CLEMSON — The No. 2 Clemson Tigers just opened bowl practice in preparation for their matchup with the No. 3 Notre Dame Fighting Irish in the College Football Playoff semifinal at the Goodyear Cotton Bowl Dec. 29 (4 p.m., ESPN).
But even with only two days of practice in the books, Clemson head coach Dabo Swinney may be further along in his game planning and prepping for an opponent this season than ever. The amazing thing is that the extra game planning being done is direct result of the Tigers being away from their offices — not extra time in them.
“The beautiful thing about being on the road a lot is everything is on computer,” Swinney said. “So, it’s not like the old days where you had to be sitting at your desk to get anything done football-wise. Football never ends for us. It goes with us everywhere we go. We have these neat little things called computers and it’s got all the film, all the cut-ups, everything, you name it.
“For me, personally, I feel like I’m probably more ahead than I’ve ever been from a prep standpoint at this stage because I’ve had a lot of plane time. I have had a lot of long legs, so I have had a lot of time. Usually, my plane time is up and down and in and out and it is kind of hard to get situated. But I have had a lot time. I’ve seen all their games on both sides and have a good feel who they are and what we’ve got to do from a prep standpoint.”
Not only Swinney that used the travel time to his advantage.
“Same thing with our staff. We had a staff day Sunday and Monday, and then we went recruiting Monday evening. Then (Tuesday) was a recruiting day for us,” Swinney said. “We are going to grind up here for the next week and then we will give them Thursday, Friday and Saturday, it is almost like an open date kind of schedule for us. Then we will come back in here Sunday morning for meetings and a lite practice and then we will head to Dallas on the 23rd.”
With the extra game planning already in the books, Swinney believes the 12-0 Fighting Irish will not change who they are or what got them to the playoffs because it worked through the first 12 games of the season.
But he also acknowledged the Tigers will have to be prepared for a little trickery — given the extra prep time that each team has building up the game.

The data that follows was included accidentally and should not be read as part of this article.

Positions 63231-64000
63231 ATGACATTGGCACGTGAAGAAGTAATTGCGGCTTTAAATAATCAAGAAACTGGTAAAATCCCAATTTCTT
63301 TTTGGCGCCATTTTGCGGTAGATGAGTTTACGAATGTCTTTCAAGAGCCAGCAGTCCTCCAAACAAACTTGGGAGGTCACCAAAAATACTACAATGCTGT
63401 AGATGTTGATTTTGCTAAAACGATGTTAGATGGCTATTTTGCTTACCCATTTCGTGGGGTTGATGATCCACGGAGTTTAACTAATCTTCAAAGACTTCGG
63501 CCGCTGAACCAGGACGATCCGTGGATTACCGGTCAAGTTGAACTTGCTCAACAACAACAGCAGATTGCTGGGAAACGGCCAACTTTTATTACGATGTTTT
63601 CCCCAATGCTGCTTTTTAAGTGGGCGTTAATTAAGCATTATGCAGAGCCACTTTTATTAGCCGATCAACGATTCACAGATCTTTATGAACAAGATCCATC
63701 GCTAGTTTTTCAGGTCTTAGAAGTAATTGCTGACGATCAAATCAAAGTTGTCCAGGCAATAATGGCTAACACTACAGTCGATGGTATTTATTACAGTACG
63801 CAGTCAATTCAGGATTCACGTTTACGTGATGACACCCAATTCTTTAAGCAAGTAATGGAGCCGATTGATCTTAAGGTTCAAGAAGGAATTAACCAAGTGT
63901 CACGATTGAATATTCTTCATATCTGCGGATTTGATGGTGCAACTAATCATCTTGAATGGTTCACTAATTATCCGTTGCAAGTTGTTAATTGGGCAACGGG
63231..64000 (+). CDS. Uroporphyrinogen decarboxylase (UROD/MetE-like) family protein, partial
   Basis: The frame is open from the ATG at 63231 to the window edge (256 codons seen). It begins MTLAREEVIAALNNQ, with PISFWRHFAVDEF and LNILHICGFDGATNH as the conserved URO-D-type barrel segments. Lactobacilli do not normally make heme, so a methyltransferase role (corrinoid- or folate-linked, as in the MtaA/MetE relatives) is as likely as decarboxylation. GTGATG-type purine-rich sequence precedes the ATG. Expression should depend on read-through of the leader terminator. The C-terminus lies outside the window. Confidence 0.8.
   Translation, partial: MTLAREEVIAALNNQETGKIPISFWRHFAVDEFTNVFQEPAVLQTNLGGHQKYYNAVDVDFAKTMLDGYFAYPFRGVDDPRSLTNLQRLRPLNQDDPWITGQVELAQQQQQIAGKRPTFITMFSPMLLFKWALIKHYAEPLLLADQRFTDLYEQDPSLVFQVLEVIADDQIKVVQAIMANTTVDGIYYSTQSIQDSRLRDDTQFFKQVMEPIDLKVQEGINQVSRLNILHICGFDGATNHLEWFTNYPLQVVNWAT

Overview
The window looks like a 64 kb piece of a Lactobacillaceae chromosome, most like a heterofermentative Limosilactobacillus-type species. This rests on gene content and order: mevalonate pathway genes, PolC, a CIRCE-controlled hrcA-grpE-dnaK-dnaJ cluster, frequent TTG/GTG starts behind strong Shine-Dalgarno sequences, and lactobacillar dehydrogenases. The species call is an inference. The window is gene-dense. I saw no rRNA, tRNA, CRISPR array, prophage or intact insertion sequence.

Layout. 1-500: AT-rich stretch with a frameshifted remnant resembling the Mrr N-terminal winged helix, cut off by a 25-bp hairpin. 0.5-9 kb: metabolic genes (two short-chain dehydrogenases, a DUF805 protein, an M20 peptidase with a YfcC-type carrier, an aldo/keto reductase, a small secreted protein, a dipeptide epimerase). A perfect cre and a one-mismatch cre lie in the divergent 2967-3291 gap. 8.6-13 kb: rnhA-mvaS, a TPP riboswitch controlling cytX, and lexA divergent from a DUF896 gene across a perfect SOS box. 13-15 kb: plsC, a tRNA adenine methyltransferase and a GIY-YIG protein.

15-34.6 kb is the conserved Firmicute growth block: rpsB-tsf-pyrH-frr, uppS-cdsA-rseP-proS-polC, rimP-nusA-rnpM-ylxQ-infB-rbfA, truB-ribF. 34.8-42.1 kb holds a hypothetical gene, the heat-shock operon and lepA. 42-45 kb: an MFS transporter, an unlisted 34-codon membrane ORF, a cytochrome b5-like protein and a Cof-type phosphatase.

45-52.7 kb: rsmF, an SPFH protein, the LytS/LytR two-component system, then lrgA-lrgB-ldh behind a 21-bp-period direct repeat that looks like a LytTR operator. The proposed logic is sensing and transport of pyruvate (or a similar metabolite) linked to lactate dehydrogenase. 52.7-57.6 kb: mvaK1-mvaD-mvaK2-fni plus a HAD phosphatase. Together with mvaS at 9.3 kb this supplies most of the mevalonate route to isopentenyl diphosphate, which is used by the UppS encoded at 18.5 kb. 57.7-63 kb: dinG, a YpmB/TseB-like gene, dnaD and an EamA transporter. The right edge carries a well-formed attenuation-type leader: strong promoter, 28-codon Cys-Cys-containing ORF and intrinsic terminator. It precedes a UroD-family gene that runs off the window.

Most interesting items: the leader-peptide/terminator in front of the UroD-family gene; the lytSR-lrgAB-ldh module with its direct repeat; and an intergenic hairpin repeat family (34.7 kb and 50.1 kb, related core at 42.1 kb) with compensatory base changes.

“I think everybody is who they are at this point. That doesn’t mean that you don’t have some game-plan specific-type wrinkles, but when it’s all said and done, we are who we are and they are who they are,” Swinney said. “They’re going to do what they do. They won’t vary too much from that–that’s what got them here. At the end of the day, they are really good.”
The key for the Tiger defense, as will be the case for the Fighting Irish’s defense, will be finding a way to slow down the quarterback.
Ian Book, a junior quarterback, threw for 2,468 yards in the regular season — completing 70.4 percent of his passes and amassing 19 touchdowns against only six interceptions.
“Their quarterback’s a heck of a player. He’s slippery,” Swinney said. “He’s got a very good arm, the ball comes out fast, a lot of quick game, a lot of short passing game, a lot of screens. They do a good job of getting the ball to the back in the passing game.
“(The wide receivers) are some big, long dudes and the quarterback has a really good feel for the back-shoulder balls and those guys have great body control they’re great route runners … I don’t think they will vary from who they are. I think they’ll have some game-plan specific things to try to attack us, but when it’s all said and done they are going to do what they do.”
Zach Lentz is a Clemson University alumnus who got his start working with the Tigers basketball team from 1999-2004. Now a resident of Orangeburg County, he reports on Clemson sports as a correspondent for The Times and Democrat. He also serves as a co-host of Solid Orange, seen at 11 p.m. Wednesdays on WACH FOX 57 in Columbia.